"My two currently appointed attorneys, Alexandra Yates and Sapna Mirchandani, are Jewish and Indian respectively," Roof wrote in a letter filed Monday with the 4th U.S. Circuit Court of Appeals. "It is therefore quite literally impossible that they and I could have the same interests relating to my case."

'Why We Shoot'

Sep 19, 2017

Copyright 2017 NPR. To see more, visit http://www.npr.org/.

In 2009, food writer Emma Christensen began brewing beer at home. She quickly grew to love each stage of the hours-long process, much of which is spent tending to a crock of boiling wort, or unfermented beer, and adding hops every few minutes. Over the course of making more than a hundred batches, she has become skilled at the art of turning barley, water, hops and yeast into beer.

Updated at 5:30 a.m. ET Wednesday

Even though Maria has weakened to a Category 4 storm, it remains a dangerous hurricane. Maria's maximum sustained winds are near 155 mph. The National Hurricane Center says the storm should keep that intensity until it makes landfall. Puerto Rico has long been spared from a direct hit by a hurricane.

Updated at 2:20 a.m. ET Wednesday

Sarah Dudas doesn't mind shucking an oyster or a clam in the name of science.

But sit down with her and a plate of oysters on the half-shell or a bucket of steamed Manila clams, and she'll probably point out a bivalve's gonads or remark on its fertility.

Mélisande Short-Colomb knew her family had been enslaved. But until recently, she didn't know that they were enslaved, and later sold, by Georgetown University.

She found out about that part of her history when she got a message from a genealogist for the Georgetown Memory Project, which is dedicated to finding the descendents of the 272 people sold by the university in 1838.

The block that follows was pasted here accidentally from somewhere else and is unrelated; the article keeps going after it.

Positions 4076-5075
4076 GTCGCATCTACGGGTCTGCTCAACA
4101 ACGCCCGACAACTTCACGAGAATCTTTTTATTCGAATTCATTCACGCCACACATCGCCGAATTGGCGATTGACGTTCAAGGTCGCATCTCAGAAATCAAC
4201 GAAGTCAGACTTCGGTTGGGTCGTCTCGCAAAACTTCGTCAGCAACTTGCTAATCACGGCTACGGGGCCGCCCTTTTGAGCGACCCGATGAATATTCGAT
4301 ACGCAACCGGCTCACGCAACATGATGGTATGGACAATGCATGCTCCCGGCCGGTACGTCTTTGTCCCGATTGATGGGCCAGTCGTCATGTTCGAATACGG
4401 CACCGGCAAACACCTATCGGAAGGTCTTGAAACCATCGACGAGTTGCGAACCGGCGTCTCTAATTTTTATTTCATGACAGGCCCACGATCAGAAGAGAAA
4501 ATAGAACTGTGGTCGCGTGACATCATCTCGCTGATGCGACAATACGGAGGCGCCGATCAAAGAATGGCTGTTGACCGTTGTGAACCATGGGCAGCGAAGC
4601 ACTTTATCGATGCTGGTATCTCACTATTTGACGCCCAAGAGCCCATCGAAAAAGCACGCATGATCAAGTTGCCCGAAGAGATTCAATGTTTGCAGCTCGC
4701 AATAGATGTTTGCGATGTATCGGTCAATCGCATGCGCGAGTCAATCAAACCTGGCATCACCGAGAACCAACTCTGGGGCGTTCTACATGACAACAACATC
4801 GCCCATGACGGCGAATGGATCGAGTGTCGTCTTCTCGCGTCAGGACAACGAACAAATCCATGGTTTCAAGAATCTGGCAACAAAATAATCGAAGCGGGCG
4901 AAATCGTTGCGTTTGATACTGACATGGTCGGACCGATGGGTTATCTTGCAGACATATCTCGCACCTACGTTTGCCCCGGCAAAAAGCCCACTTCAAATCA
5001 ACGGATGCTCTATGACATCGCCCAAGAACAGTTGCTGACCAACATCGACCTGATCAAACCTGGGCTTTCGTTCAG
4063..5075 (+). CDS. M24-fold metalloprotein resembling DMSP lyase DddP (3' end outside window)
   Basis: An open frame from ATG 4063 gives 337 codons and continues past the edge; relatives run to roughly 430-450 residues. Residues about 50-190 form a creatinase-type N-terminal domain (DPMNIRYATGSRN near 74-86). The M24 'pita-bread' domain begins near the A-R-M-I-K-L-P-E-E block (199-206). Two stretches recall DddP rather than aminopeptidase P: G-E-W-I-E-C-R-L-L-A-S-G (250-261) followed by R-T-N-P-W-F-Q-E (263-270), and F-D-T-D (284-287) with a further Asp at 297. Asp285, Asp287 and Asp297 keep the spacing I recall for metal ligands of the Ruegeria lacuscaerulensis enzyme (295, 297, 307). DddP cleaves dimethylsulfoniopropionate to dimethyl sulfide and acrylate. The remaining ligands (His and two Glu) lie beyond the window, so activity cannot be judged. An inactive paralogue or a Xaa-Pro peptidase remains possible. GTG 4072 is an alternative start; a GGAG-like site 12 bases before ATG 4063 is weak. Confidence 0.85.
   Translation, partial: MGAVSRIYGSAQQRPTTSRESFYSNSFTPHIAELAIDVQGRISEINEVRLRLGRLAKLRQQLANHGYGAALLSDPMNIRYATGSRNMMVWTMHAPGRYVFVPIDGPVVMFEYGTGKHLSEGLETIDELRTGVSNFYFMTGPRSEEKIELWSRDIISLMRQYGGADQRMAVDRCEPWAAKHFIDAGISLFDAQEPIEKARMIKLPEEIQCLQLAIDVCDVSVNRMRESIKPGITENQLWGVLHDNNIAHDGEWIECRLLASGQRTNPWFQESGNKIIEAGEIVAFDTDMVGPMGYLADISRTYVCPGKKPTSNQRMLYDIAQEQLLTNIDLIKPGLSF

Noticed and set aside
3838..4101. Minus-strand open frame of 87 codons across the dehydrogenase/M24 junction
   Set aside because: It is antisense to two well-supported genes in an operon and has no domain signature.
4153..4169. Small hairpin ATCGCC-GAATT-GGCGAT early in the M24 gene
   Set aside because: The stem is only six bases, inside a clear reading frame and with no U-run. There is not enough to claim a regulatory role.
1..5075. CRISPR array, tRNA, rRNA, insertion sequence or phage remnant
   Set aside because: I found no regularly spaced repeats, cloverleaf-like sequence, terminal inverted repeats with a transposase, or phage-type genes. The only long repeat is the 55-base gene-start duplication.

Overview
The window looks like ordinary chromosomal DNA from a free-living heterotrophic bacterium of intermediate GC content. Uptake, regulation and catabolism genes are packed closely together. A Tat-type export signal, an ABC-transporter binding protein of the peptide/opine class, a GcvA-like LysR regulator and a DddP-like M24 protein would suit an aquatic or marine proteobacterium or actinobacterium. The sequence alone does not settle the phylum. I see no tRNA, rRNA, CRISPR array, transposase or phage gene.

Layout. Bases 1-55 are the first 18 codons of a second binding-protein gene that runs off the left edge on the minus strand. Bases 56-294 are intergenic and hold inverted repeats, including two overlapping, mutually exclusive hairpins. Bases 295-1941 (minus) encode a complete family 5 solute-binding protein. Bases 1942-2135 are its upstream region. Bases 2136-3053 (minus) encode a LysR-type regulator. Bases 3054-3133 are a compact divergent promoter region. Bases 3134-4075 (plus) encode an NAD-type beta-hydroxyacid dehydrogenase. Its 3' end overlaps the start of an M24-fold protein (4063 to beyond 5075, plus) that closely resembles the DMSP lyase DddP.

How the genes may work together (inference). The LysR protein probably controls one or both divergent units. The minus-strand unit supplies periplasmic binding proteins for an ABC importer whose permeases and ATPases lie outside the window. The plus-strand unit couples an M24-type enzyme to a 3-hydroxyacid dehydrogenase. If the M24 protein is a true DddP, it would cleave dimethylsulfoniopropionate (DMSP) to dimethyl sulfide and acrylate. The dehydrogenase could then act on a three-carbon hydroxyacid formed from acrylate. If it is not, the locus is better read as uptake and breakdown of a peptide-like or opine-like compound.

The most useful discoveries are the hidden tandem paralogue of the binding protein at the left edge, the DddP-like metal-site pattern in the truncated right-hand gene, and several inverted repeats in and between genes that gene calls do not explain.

The dollar is down nearly 10 percent since the beginning of the year. That's bad news if you're a tourist traveling to Europe, but great news if your U.S. company sells goods overseas.

The greenback's tumble against a basket of currencies reflects both positive and negative trends, analysts say.

The biggest factor in the dollar's decline is doubts among currency investors that the Trump administration will be able to put in place pro-growth policies, says Jens Nordvig, CEO of Exante Data, a financial advisory firm.

Another hurricane, another health care horror story.

At least that's how it looked when eight patients died at a nursing home in Hollywood, Florida. The facility lost its air conditioning several days after Hurricane Irma struck.

That event conjured memories of the scores of elderly who died in Louisiana hospitals and nursing homes following Hurricane Katrina in 2005.

The retail landscape has changed dramatically in recent years, and Toys R Us has been trying to maintain its foothold in the industry amid a heavy debt load and the rise of online shopping.

Late Monday, the largest U.S. toy chain filed for Chapter 11 bankruptcy protection in Richmond, Va. The move had been expected.

A group of angry young immigrants chanting "all of us or none of us" shut down a news conference by House Minority Leader Nancy Pelosi who was on her home turf in San Francisco on Monday to try to drum up support for legislation that would allow immigrants illegally brought to this country by their parents to stay in the U.S.

In his first address to the United Nations General Assembly on Tuesday, President Trump will urge other countries to do their part in confronting threats such as North Korea.

"Nations cannot be bystanders to history," said a White House official who briefed reporters on the speech.

Pages